4. Discussion and Conclusion
A calculation method for determining the characteristic parameters in the human body movement process was designed in this study on the basis of the distributed motion sensor motion capture platform. Compared with the traditional decoding strategy, this method is implemented from the perspective of attitude data error and realtime algorithm. Then, different platforms were selected as the experimental object, and the effectiveness of the proposed algorithm was tested. Finally, a motion capture test on the characteristic parameters extracted with the proposed algorithm is conducted to verify the performance of the proposed algorithm in terms of the effect of motion tracking. The proposed algorithm still has several deficiencies. For instance, in the case of magnetic fields, the data can suffer from a large deviation, and the motion capture model needs further optimization, for example, to generate bone and skin models. Generally, the proposed design has a certain innovation and application value and can thus serve as a new reference for the future research and design of motion capture systems.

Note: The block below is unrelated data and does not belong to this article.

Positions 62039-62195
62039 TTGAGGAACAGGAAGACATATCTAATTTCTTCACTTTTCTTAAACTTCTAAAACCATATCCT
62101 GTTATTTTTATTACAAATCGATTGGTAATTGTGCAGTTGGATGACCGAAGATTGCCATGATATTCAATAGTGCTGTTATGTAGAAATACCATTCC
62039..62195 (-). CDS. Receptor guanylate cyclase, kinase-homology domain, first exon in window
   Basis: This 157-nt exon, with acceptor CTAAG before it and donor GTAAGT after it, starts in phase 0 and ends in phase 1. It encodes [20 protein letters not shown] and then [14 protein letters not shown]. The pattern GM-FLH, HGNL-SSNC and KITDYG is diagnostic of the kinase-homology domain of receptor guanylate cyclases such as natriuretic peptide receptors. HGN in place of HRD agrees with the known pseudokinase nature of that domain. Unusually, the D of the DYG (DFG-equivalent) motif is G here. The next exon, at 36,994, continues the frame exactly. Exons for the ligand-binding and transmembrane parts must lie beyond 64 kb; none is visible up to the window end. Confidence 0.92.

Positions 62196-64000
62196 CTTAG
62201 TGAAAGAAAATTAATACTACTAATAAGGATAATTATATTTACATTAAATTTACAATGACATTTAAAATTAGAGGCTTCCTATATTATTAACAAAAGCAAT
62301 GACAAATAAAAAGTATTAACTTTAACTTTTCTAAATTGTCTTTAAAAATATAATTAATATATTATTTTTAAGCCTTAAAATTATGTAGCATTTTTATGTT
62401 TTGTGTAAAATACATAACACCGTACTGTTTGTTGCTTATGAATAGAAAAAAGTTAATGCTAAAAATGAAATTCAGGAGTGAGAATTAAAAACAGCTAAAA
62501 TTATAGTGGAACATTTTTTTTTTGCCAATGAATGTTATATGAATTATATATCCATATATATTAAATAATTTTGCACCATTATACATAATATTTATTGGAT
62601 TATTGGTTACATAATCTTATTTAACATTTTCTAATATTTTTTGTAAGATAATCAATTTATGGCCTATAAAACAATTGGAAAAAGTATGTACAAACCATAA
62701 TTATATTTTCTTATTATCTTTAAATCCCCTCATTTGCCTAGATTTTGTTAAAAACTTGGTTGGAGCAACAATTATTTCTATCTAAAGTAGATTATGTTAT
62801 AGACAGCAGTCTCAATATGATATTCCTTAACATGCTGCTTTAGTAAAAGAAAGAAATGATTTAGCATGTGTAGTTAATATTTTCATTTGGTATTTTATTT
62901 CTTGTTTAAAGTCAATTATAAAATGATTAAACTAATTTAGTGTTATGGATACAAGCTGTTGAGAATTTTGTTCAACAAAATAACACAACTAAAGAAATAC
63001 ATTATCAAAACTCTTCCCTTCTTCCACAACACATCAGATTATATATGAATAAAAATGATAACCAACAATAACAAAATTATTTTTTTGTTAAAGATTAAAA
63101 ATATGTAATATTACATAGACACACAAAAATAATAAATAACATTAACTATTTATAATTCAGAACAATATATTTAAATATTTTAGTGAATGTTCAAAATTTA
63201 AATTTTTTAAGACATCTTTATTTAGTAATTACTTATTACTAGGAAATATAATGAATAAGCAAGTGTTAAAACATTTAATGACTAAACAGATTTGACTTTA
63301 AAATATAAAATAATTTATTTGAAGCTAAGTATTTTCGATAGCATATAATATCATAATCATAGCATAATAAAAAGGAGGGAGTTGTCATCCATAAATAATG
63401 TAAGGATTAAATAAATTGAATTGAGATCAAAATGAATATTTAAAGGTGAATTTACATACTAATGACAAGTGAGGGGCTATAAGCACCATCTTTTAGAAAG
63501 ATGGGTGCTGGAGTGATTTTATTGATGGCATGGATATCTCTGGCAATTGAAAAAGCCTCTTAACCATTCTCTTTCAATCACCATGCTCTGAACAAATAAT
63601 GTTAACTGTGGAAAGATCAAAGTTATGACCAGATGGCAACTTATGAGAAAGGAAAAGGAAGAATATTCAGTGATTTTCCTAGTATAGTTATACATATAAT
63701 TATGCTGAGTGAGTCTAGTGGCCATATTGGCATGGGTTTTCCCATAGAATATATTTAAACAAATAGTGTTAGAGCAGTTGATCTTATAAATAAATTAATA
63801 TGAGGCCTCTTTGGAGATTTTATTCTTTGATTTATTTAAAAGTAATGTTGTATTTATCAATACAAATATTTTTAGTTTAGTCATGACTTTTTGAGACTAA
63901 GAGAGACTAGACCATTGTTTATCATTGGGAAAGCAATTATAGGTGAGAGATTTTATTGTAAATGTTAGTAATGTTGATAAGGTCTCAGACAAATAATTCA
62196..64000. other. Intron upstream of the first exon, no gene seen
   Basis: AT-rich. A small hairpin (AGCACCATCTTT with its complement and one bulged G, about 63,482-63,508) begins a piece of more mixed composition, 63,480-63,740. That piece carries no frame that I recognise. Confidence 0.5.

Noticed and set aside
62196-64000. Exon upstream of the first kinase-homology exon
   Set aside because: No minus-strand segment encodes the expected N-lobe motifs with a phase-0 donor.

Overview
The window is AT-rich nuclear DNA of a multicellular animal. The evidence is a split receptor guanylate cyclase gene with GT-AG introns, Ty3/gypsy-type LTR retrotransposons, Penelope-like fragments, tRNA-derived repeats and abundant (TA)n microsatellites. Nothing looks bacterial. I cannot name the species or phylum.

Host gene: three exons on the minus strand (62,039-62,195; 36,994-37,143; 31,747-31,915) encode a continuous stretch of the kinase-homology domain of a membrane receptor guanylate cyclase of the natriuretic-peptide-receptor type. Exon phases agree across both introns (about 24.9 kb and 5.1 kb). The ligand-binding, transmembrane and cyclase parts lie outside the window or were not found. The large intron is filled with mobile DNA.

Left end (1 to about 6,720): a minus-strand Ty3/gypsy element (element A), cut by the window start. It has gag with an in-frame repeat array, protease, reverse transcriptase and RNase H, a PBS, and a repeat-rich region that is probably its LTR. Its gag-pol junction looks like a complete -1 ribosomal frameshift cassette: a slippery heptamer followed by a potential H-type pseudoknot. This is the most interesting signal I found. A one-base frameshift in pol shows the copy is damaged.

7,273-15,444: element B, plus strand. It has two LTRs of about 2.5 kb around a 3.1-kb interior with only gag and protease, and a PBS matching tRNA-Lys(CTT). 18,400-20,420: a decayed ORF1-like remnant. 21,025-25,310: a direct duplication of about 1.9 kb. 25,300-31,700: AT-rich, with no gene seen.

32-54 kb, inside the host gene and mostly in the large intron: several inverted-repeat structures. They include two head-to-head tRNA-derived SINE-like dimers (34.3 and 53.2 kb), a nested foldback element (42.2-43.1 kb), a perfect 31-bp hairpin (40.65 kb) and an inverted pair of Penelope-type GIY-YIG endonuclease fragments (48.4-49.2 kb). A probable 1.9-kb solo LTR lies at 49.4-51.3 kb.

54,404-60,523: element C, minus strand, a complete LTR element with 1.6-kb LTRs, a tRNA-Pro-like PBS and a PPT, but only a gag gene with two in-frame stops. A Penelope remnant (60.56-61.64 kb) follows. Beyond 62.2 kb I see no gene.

Competing Interests
The authors declare that they have no competing interests.
Acknowledgments
This research is supported by National Natural Science Foundation of China (61663011) and Postdoctoral fund of Jiangxi Province (2015KY19).
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Copyright
Copyright © 2016 Pengzhan Chen et al. This is an open access article distributed under the Creative Commons Attribution License, which permits unrestricted use, distribution, and reproduction in any medium, provided the original work is properly cited.